Here come the bots

Trendy geeky thing of the moment: bots. You'll be hearing a lot about them in the near future (if you haven't already), so here's a quick take on them.

Bots are programs that do stuff for you. You interact with them through messages. They learn as you keep on interacting with them. That's it.

The closest thing you have right now is Siri in iPhone, or Cortana in Windows. You ask for something, they respond. The more you ask, the more they fine tune their responses. In both cases, voice is the input method, but short messages seem to be getting traction as the next coolest thing. Imagine interacting with some bot through WhatsApp by exchanging texts. You write your new virtual friend and he does useful things for you (book a table, buy some cinema tickets, ...). I guess if you text him a lot, he will end up knowing you enough to send you a picture of a black guy with a huge c#[k (in the end that's what you really want... y lo sabes).

Is this so disruptive to get so many nerds excited? First, the threshold to get a nerd excited is fairly low, so let's discount that to begin with. Next, it's definitely a new way of framing user interaction and, more importantly, a first step at creating a framework for integrating artificial intelligence into any app.

Now, question worth asking: texting a machine is a step forward or backwards? Messaging has become such a natural form of human communication that doing it with a machine sparks some sort of magical feeling. "Hey, I'm talking to a machine!" We've probably long forgotten this feeling but that's what I felt back in 1984 when I first saw someone typing words on a green screen. Hit Enter. The screen fills up with more green stuff! Wow, the computer responded! Amazing! So, yes, texting a machine brings back some of that magic.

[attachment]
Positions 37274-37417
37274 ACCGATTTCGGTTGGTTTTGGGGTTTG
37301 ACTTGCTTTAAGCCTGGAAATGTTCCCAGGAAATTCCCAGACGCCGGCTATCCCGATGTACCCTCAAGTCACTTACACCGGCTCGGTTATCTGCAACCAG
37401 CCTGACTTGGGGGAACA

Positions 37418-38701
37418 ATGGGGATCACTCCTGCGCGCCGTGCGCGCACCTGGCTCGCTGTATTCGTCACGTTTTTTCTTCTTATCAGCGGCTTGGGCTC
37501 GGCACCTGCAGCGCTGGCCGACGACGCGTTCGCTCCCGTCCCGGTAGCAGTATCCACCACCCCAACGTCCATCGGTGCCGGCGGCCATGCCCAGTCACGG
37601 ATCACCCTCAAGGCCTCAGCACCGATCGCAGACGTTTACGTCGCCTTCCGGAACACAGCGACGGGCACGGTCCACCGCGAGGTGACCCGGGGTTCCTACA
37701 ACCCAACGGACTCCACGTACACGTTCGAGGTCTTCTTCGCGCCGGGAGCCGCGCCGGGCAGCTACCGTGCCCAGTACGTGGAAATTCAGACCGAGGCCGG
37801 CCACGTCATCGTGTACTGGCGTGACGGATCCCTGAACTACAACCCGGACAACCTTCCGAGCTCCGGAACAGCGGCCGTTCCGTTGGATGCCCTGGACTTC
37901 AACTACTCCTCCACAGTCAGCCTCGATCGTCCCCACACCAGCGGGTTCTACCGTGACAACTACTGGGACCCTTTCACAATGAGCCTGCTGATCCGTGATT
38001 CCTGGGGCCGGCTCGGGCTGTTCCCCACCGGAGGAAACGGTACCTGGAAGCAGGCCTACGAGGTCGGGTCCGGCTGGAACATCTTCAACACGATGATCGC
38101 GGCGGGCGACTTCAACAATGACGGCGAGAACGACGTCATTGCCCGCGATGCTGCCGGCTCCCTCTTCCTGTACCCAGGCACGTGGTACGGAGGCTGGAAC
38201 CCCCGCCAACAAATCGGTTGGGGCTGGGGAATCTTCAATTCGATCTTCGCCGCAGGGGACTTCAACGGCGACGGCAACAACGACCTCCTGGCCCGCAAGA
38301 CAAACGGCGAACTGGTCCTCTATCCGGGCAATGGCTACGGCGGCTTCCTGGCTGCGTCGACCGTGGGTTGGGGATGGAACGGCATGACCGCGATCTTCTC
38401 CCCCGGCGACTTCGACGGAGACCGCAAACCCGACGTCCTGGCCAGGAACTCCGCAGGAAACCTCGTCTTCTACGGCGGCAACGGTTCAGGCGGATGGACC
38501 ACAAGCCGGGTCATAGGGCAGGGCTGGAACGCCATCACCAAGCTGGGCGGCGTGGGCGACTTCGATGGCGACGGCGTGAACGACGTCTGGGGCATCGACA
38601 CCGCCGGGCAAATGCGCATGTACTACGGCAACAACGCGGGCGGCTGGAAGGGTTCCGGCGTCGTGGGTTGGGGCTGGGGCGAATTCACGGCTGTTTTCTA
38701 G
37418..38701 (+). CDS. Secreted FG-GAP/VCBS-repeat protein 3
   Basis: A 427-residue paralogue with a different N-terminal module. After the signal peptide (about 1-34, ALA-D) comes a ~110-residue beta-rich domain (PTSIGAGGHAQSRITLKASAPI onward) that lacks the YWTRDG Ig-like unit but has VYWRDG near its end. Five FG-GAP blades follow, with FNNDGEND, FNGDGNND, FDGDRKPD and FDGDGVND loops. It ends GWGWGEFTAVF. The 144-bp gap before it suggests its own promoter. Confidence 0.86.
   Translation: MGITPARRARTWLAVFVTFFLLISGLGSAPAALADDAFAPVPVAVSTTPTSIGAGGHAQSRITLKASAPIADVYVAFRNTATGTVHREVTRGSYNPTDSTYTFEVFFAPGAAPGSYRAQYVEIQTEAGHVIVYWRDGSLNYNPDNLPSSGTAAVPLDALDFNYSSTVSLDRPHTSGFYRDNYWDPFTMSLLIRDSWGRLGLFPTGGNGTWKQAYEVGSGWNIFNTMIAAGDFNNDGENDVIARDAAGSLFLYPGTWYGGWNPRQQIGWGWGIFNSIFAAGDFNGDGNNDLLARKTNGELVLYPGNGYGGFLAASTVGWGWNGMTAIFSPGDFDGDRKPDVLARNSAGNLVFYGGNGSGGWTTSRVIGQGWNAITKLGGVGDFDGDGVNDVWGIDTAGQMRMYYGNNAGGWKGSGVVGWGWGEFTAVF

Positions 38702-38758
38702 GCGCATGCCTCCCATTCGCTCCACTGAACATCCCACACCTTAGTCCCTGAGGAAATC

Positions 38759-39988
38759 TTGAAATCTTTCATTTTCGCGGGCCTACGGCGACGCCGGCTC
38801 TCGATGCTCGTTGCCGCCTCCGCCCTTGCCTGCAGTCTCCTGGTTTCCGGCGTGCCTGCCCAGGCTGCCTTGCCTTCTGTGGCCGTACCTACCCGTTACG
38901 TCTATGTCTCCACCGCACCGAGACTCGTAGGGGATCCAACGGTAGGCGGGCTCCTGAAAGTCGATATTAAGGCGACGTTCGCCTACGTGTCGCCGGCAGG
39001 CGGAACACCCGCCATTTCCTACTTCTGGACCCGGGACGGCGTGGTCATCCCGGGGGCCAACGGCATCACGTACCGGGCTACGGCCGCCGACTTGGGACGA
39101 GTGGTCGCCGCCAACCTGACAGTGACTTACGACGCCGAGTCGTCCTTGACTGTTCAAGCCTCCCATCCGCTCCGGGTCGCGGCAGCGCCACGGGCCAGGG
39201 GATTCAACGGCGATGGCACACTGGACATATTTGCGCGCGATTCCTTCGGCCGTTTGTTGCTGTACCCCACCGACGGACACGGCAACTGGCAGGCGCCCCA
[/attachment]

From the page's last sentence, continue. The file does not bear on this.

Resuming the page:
It's interesting to see how the advent of the graphical user interface, Windows essentially, killed the sense of dialogue with the computer that the command line had (command line is that black screen you wrote instructions in). Windows wrapped that dialogue into a metaphor that tricked us into thinking that we are physically manipulating objects in the screen, and that was the end of the essence of computing: that you send instructions, the system computes a result, and spits out the response; even though that is exactly what happens when you move a window from one place to another, as all of us programmers are very well aware of. Bots are a way to send us back to that era, and no surprise you get the juices of a bunch of nerds flowing because those days were so much better, and we were oh so much more special.

But windows won for a reason, right? Convenience, essentially. It's so much easier to click a button than type... And I guess that's true even today, right? So if all a bot is bringing is just a way to type your way through an app, my bet is they will fade away soon, once the magic is outweighed by the frustration of spending like 20 seconds (20 seconds!) typing instructions instead of tapping twice on the screen (2 seconds). Most bots will die, that's for sure, so prepare those graveyards because this is a game where only the smartest survive. Bring in the second element: intelligence.

This bot thing will be a playground for the so long awaited artificial intelligence. I can totally buy a future in which my photos bot app allows me to ask for "that photo I took with my wife when we celebrated her birthday." Or think your email bot: "can you text me if nobody answers this email in 2 days?" There are requests that are still better described through natural language than through a structured set of fields. If you've ever used Fantastical to schedule a meeting, you know what I'm talking about.

Whether technology is there yet I'm not so sure. Siri is still a pretty frustrating toy, to be honest. I'm skeptical, then. But we all agree that this is just a matter of time, I guess. This iteration on bots will probably not be the one, but it will surely teach us one thing or two. So if you are interested, play with some bots or develop others, you'll have plenty of choices very soon.